by Michael DiFranza, MPA student
Massachusetts has long been ahead of the curve in providing rights and protections for LGBT people compared to other states. In 2004 Massachusetts became the first state to recognize same-sex marriage. Recently several new laws have been passed to extend protections in the state.
This April, MA legislature banned ‘ex-gay’ conversion therapy for youths. Conversion therapy is a practice that is aimed at changing an individual’s sexual orientation or gender identity. This practice is widely rejected by most major medical and psychological institutions like the World Health Organization, the American Psychological Association, and the American Medical Association. Conversion therapy is dangerous, because it can be a psychologically traumatic experience for LGBT youths. This bill passed with bipartisan support and went into effect on April 8th.
On April 25th the MA legislature passed a bill that legally allows individuals to change the sex designation on their birth record. Individuals are not limited to “female” and “male,” but are also given the option to designate as “X,” which would indicate that they do not identify as the other two options; they are another gender, or an undesignated gender. There is no requirement for health-care and medical-related documentation or a proof of name change.
Some states, such as Alabama, allow you to change your sex designation on your birth certificate only after you under-go sex reassignment surgery and legally change your name. The individual, or their guardian, if they are a minor, must provide an affidavit under the penalty of perjury that the person is changing their designation to conform to their gender identity, and not for fraudulent reasons.
Driver’s licenses, learners permits, ID cards, and liquor licenses will now reflect changes in sex designation, with the “X” designation now an option on these forms of ID in Massachusetts. Plans are being put in place to change all forms of documentation issued by state agencies to include the “X” designation for gender. This bill will take effect on January 1, 2020.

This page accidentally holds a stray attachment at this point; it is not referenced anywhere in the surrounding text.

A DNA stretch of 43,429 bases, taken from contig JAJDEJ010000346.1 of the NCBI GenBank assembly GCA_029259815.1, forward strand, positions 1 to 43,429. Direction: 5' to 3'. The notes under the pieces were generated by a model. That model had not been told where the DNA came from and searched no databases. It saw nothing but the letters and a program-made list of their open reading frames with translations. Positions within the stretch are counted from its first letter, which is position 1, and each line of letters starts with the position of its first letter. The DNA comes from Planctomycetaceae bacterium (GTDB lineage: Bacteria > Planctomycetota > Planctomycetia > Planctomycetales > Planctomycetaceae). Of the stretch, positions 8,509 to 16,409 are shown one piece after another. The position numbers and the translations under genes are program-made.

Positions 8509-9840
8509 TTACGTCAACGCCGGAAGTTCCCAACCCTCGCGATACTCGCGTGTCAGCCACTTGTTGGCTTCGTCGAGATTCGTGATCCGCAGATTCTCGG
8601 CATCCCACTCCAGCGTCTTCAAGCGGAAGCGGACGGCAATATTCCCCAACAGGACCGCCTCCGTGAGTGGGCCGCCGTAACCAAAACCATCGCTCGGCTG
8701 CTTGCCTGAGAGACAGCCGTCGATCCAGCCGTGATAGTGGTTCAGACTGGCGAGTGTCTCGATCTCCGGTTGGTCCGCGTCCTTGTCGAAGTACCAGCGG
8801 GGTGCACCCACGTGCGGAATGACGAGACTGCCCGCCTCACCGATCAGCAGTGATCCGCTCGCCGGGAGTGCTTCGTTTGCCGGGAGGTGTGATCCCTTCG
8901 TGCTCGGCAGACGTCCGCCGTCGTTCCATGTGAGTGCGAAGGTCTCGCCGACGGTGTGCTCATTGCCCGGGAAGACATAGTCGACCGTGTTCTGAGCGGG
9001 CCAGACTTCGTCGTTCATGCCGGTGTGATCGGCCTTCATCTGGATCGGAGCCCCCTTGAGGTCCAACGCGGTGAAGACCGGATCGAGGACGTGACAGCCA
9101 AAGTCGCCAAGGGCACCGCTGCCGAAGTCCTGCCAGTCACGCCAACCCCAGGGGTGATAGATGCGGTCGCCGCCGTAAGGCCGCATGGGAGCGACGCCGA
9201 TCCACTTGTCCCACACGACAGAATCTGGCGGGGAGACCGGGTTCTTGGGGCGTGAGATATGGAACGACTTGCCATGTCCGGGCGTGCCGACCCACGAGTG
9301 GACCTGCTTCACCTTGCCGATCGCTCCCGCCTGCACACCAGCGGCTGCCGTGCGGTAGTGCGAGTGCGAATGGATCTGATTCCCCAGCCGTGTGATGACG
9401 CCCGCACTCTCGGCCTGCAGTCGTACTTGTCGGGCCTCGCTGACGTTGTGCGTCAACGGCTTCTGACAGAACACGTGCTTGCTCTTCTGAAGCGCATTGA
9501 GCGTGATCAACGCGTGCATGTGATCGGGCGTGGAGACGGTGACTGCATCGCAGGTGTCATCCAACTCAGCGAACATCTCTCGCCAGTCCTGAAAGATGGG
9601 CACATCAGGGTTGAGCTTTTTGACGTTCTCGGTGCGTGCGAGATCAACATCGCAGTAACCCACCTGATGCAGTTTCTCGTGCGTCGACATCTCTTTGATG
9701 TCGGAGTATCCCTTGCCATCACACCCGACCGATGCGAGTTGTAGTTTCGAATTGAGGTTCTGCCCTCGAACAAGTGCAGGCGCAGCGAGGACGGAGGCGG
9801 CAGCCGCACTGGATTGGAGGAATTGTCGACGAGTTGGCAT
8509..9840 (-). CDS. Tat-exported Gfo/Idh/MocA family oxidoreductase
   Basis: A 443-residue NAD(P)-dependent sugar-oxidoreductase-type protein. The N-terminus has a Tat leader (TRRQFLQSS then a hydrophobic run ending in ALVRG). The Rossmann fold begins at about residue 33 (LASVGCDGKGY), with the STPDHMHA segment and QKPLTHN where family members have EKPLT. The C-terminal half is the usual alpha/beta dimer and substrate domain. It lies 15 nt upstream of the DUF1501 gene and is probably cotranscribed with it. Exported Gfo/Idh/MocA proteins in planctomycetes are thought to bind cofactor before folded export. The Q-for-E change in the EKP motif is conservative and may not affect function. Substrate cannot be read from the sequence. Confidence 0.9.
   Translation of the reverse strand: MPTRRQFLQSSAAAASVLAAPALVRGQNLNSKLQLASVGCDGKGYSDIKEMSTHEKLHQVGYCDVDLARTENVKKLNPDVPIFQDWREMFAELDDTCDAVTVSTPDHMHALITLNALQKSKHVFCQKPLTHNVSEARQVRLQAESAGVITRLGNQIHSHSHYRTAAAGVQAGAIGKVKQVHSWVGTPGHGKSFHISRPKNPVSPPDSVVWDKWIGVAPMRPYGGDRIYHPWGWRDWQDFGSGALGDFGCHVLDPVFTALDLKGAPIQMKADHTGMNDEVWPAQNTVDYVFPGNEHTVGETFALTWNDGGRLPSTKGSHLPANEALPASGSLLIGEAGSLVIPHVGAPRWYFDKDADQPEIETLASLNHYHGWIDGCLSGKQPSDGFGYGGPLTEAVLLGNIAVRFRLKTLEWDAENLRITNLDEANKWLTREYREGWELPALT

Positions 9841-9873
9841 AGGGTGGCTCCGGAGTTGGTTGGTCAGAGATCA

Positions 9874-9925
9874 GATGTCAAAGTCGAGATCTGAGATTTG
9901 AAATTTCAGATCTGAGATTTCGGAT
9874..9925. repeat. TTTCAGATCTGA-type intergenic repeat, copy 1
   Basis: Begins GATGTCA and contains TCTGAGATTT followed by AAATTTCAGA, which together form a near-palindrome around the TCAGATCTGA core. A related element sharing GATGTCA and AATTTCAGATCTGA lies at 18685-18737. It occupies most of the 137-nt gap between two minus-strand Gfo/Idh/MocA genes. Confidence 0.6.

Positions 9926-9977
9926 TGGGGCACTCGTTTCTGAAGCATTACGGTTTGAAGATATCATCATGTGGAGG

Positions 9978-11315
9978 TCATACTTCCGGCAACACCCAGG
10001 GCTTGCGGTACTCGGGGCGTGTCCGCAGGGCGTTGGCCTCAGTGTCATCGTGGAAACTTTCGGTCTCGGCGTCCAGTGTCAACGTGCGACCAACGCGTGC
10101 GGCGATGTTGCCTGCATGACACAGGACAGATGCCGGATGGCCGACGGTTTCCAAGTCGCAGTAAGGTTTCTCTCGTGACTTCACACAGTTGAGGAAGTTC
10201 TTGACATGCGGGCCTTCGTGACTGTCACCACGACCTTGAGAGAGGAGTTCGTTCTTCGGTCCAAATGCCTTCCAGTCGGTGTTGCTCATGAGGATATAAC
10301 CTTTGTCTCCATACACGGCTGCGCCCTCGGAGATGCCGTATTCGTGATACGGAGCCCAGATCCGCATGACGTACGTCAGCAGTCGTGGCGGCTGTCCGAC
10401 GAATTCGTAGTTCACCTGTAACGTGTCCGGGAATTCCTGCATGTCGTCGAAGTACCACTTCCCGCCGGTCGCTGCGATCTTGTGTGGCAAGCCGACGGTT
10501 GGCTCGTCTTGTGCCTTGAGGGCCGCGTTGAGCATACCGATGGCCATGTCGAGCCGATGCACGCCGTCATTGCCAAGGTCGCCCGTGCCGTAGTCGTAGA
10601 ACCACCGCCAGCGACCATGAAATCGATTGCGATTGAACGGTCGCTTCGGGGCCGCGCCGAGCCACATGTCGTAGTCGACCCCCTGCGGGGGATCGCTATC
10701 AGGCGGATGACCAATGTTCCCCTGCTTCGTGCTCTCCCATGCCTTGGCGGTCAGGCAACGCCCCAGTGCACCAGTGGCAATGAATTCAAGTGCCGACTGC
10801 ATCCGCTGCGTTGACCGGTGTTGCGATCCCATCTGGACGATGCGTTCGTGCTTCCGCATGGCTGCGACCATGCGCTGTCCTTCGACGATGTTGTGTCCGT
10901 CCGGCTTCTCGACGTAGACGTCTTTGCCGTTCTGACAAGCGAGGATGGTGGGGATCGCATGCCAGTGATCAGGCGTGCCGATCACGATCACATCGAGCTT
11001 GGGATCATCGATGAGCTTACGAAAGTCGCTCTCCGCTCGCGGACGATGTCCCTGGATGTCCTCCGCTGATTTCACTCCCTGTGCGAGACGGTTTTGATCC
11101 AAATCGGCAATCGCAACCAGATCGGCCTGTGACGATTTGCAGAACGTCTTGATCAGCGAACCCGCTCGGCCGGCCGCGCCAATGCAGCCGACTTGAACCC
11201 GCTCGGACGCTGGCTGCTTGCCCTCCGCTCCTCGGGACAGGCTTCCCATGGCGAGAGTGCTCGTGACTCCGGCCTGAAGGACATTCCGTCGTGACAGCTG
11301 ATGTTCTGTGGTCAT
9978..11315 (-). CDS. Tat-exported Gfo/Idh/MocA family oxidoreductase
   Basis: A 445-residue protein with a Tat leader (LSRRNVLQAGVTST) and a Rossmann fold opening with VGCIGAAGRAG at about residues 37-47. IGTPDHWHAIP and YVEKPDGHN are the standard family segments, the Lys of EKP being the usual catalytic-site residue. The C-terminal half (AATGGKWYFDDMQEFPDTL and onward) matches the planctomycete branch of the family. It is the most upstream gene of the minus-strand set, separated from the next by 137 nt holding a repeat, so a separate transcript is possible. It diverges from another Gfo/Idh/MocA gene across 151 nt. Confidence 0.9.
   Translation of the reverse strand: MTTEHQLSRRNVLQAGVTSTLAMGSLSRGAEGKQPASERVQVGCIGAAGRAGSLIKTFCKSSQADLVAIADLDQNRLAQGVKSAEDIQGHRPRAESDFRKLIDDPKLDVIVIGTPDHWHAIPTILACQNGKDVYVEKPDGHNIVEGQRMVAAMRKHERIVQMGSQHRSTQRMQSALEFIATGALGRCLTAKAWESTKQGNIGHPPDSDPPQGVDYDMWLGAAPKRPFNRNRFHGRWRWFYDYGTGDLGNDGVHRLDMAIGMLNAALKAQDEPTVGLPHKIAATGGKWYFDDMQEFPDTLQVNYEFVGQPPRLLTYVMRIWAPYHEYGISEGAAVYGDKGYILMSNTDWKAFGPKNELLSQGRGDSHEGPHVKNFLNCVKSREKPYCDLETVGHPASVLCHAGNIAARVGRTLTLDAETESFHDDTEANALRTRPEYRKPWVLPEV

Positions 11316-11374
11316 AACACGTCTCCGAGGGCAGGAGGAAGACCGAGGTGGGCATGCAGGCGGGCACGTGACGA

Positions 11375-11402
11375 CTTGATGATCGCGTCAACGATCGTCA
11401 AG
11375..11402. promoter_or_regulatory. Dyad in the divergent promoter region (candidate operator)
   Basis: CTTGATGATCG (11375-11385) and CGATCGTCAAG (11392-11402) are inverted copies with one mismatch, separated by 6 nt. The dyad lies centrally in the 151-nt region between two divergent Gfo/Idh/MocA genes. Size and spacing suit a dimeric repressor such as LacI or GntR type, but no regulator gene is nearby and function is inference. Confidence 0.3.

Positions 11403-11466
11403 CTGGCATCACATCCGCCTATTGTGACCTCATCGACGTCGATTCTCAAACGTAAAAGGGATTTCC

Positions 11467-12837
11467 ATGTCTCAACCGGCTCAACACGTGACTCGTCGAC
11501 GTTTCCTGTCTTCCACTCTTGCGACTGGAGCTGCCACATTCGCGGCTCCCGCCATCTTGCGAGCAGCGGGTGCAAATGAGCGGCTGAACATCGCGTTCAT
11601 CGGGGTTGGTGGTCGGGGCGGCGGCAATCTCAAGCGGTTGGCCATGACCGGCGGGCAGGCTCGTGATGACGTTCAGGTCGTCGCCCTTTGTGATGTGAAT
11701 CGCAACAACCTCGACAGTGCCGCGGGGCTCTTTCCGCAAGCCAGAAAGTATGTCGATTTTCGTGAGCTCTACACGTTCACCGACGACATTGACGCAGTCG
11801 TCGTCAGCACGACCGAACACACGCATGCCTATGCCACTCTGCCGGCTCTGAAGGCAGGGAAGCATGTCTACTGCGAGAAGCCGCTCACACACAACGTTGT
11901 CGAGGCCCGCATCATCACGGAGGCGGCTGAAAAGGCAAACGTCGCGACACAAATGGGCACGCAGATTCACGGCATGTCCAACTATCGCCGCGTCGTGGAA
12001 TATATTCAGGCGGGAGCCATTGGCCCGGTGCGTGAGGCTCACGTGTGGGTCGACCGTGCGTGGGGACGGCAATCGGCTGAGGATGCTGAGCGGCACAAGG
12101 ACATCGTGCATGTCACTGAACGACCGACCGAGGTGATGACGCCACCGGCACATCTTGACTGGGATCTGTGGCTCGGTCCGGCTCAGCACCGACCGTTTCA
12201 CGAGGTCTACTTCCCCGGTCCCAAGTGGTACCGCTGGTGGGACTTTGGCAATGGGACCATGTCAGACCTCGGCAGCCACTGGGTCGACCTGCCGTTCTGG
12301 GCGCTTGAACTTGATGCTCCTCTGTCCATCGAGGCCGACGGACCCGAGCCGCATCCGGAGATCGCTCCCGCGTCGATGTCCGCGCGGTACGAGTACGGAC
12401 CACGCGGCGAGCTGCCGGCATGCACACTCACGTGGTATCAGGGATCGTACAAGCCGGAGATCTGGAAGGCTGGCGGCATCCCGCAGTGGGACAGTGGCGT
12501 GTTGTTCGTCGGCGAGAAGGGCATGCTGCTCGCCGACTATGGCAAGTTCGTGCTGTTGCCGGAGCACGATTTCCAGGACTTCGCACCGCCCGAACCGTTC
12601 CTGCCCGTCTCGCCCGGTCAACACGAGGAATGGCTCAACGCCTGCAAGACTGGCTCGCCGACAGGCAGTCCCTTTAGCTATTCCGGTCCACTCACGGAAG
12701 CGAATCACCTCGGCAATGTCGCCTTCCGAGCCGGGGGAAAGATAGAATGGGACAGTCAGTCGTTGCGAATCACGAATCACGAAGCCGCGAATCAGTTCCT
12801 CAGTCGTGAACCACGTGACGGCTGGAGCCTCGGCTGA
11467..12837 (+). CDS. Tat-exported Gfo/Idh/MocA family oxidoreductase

In 2016, MA Ballot Question 3 upheld civil rights protections for LGBT people. This prohibited discrimination based on gender identity. Massachusetts had to provide these protections because currently federal civil rights laws do not. Most of the states in the U.S. do not extend protections to transgendered people. This means in large portions of the U.S. someone can be fired from a job, evicted from a home, or refused service at a business based on their gender identity. Extending protections at the federal level will be critical in preventing discrimination against LGBT groups in the future. Until then state level protections must become more comprehensive in order to compensate for the lack of federal protections.
 “HILLARY GOODRIDGE & Others vs. DEPARTMENT OF PUBLIC HEALTH & Another.” GOODRIDGE vs. DEPARTMENT OF PUBLIC HEALTH, 440 Mass. 309, 2003, masscases.com/cases/sjc/440/440mass309.html.
 Johnson, Chris. “Massachusetts Becomes 16th State to Ban ‘Ex-Gay’ Therapy for Youth.” Washington Blade: Gay News, Politics, LGBT Rights, 8 Apr. 2019, www.washingtonblade.com/2019/04/08/massachusetts-becomes-16th-state-to-ban-ex-gay-therapy-for-youth/.
 Ala. Code § 22-9A-19(d) (2004).
 “Bill S.2213 An Act Relative to Gender Identity on Massachusetts Identification.” Bill S.2213, 25 Apr. 2019, malegislature.gov/Bills/191/S2213.
 Galivn, William Francis. “2018 Information For Voters.” Elections: 2018 Information For Voters, 2019, www.sec.state.ma.us/ele/ele18/ballot_questions_18/quest_3.htm.
 Human Rights Campaign. “State Maps of Laws and Policies.” Human Rights Campaign, 2019, www.hrc.org/state-maps